OpenAIRE
    Open Data Hong Kong
    Research Libraries UK
    SANLiC: South African National Licensing Consortium
    University of St Andrews Library

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      University of Windsor Senate Adopts Open Access Policy

      Posted in Open Access, Publishing, Scholarly Journals, Self-Archiving on May 19th, 2015

      The University of Windsor Senate has adopted an open access policy.

      Here's an excerpt from the announcement:

      In recognition of the importance of providing open access to Windsor research, and building on the momentum of the Tri-Council Open Access Policy (CIHR, NSERC, SSHRC), University Senate passed the University of Windsor's own open access policy (OA), Friday May 8. . . .

      In Canada, the recent release of the Tri-Agency Open Access Policy on Publications requires grant recipients, as of May 2015, to take steps to ensure that peer-reviewed journal publications arising from supported research are made freely accessible within 12 months of publication.

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        University of Colorado Boulder Adopts Open Access Policy

        Posted in Open Access, Publishing, Scholarly Journals on May 18th, 2015

        The University of Colorado Boulder has adopted an open access policy.

        Here's an excerpt from the announcement:

        "We are delighted that the Chancellor's Executive Committee has approved an Open Access policy for the campus that was endorsed by the Boulder Faculty Assembly, the Council of Deans, and the Office of the Provost and Executive Vice Chancellor," said University of Colorado Boulder Chancellor Philip P. DiStefano. "CU-Boulder proudly joins the ranks of other campuses in higher education that have created such policies in the interest of openly sharing their published intellectual assets."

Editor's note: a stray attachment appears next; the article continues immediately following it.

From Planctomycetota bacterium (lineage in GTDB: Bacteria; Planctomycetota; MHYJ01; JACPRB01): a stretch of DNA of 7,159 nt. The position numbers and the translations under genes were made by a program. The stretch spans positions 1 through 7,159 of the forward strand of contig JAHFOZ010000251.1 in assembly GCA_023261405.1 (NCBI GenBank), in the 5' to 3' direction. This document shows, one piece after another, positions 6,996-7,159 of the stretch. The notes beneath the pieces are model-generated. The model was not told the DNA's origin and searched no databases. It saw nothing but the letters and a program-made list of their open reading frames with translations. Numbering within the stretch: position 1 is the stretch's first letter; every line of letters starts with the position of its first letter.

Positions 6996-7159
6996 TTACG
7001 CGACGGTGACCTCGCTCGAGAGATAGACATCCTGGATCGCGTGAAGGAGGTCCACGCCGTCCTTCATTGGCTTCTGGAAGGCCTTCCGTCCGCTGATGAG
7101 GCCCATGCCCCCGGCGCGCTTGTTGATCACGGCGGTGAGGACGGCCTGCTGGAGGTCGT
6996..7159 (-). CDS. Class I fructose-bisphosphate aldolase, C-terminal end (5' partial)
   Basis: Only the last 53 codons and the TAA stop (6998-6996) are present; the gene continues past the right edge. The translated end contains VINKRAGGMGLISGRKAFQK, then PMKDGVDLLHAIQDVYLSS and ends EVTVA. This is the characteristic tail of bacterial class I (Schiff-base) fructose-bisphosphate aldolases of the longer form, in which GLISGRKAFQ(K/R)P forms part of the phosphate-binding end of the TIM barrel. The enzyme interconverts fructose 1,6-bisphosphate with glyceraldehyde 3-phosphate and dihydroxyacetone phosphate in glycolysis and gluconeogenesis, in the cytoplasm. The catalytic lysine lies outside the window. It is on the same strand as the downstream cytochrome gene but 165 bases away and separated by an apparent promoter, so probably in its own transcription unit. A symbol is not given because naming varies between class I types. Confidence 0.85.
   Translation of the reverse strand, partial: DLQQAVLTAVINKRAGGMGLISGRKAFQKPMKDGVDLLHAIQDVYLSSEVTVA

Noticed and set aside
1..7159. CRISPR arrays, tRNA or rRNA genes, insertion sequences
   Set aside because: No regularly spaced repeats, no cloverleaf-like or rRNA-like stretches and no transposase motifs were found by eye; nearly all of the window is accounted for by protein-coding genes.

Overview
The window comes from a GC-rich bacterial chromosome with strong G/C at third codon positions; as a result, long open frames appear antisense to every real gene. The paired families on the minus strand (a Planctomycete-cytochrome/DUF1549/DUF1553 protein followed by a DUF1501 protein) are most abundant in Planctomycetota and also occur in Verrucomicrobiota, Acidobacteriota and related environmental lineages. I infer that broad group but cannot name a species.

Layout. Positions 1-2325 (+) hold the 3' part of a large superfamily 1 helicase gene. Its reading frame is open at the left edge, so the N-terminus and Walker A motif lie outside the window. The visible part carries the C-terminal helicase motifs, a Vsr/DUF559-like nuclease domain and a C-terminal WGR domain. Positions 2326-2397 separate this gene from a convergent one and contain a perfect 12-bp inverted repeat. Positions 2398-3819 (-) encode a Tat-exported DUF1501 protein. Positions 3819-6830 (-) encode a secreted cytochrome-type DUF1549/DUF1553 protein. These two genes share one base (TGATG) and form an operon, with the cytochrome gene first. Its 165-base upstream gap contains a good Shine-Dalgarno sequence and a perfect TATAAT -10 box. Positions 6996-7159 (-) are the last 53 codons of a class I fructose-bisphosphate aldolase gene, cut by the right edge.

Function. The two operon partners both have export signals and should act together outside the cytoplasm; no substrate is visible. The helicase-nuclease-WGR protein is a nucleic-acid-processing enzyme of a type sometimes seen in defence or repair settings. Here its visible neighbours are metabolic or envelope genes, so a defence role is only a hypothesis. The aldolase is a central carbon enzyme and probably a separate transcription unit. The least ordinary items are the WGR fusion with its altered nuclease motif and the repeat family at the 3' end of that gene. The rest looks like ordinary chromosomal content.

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          "Two Years of Transformative Open Data for Public Good"

          Posted in Data Curation, Open Data, and Research Data Management, Legislation and Government Regulation, Open Access on May 14th, 2015

          The White House has released "Two Years of Transformative Open Data for Public Good."

          Here's an excerpt:

          Two years ago, President Obama signed an Executive Order (E.O.) to improve how our government shares information for the benefit of the American people. The E.O. meant that for the first time in history, Federal government data was required to be open by default with common standards and machine-readable formats. As a result, government information is now more easily discoverable with the necessary safeguards to prevent release of sensitive and personally identifiable information. . . .

          Today, more than 130,000 datasets reside on data.gov, the repository for the U.S. Government's open data. Data.gov is updated daily with datasets on important issues such as Climate, Public Safety, Health, and Education. Users can find data on the consumer complaints filed against their banks, on-time performance of airlines, or health indicators in their communities such as the prevalence of heart disease or cancer. One reason this is so important is that open data allows businesses, software developers, and anyone else who's interested to create consumer-friendly applications to help us all make better-informed decisions about health care, transportation, energy use, and more. Open data also has other positive impacts, such as fueling creation of new businesses and jobs. And the best part is that we're just getting started.

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            "The Open Access Interviews: John Willinsky"